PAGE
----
Depending on your initiative to retain that knowledge, you can take (within the American school system) classes leveling in difficulty. Most colleges do regular classes and honors classes. This is pretty standard for most schools. My school does regular classes (1000-3000 level courses like continental philosophy, religion, etc.), honors classes (H 1000+2000 level courses like existentialism), and Masters level courses (4000+ level courses like metaphysics) As an undergraduate, you can take masters level courses and actually apply them to your masters degree if you wish while also counting towards your undergraduate degree, making a 2 year masters degree track into a one year stint. Another interesting fact is that if you wish to apply for a Ph.D., you need not necessarily go through a master's degree first, you can directly apply if you are notable.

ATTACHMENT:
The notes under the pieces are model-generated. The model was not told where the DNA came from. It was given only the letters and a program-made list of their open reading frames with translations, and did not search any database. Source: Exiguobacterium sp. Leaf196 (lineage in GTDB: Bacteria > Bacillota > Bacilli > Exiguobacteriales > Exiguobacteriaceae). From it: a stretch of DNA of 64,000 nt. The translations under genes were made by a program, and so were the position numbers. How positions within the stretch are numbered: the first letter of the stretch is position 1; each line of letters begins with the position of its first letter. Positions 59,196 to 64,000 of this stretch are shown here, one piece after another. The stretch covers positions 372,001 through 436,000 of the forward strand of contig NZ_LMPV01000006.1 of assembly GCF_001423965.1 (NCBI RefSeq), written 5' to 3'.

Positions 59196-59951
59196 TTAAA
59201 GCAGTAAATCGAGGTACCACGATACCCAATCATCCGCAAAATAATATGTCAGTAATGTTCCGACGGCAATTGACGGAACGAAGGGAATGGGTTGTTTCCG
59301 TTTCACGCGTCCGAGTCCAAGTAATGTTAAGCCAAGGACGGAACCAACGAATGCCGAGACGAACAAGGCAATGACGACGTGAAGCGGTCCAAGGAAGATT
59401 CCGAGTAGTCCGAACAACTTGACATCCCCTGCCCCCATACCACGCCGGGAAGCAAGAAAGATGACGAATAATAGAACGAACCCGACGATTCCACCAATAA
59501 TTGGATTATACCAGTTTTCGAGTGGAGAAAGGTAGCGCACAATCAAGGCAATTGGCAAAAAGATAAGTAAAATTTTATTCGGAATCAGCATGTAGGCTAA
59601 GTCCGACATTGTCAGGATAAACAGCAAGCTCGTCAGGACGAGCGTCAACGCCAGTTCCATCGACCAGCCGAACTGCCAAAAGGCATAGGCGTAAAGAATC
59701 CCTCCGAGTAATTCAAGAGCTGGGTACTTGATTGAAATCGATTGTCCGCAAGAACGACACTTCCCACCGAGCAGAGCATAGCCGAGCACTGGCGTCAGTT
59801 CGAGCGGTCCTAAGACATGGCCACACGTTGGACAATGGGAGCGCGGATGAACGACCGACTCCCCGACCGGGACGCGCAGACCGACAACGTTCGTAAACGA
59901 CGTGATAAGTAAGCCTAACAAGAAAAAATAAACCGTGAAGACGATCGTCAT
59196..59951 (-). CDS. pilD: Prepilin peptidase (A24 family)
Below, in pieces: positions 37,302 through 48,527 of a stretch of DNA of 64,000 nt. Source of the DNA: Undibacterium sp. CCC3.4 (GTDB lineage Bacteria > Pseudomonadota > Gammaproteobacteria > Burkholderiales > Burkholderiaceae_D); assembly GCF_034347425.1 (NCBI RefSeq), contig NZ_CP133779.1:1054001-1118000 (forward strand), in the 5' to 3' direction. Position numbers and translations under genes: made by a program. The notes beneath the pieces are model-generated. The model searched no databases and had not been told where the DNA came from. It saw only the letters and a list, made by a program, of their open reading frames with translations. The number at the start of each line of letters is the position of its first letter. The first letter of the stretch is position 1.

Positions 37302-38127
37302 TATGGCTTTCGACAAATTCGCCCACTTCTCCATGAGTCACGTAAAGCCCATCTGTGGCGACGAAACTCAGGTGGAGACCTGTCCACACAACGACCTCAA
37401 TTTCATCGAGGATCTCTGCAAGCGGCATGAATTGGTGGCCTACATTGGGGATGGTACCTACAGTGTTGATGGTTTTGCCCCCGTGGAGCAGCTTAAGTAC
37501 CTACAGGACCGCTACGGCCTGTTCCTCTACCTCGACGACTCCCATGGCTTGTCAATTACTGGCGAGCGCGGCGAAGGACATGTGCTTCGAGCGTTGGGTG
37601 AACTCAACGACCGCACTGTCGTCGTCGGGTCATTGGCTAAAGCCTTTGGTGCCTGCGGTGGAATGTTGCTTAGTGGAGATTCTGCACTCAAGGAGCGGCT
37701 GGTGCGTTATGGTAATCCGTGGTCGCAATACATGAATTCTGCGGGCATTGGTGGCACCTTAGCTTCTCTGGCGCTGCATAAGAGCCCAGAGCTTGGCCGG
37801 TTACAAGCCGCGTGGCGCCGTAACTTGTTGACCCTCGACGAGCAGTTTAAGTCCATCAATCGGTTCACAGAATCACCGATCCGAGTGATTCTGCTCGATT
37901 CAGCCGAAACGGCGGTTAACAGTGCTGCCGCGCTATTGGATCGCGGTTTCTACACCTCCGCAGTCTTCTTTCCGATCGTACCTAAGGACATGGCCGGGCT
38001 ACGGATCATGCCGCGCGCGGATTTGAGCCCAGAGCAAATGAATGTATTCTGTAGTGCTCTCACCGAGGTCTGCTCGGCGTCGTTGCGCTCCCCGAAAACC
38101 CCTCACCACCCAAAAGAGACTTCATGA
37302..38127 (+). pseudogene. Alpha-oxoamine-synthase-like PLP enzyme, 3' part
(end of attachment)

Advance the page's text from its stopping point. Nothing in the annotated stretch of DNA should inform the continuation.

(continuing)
I should point out that Philosophy is within the liberal arts college at most universities, and you will have as much help from advisors (who try to pick these classes out for you) as you would from some stranger on the street.

TYPES OF CLASSES

In the Philosophy degree, you have three types of classes; core, major, and elective.

The core classes are those which the university wants you to take. These are basic, sometimes nonsense classes. But this is important to note, in that these initial first year courses establish your GPA. Take easy courses that you know you can do well in. These are introductory classes to all aspects and curricula. However, the required courses sometimes intersect with elective courses, as you have to take a number of sciences classes and the like.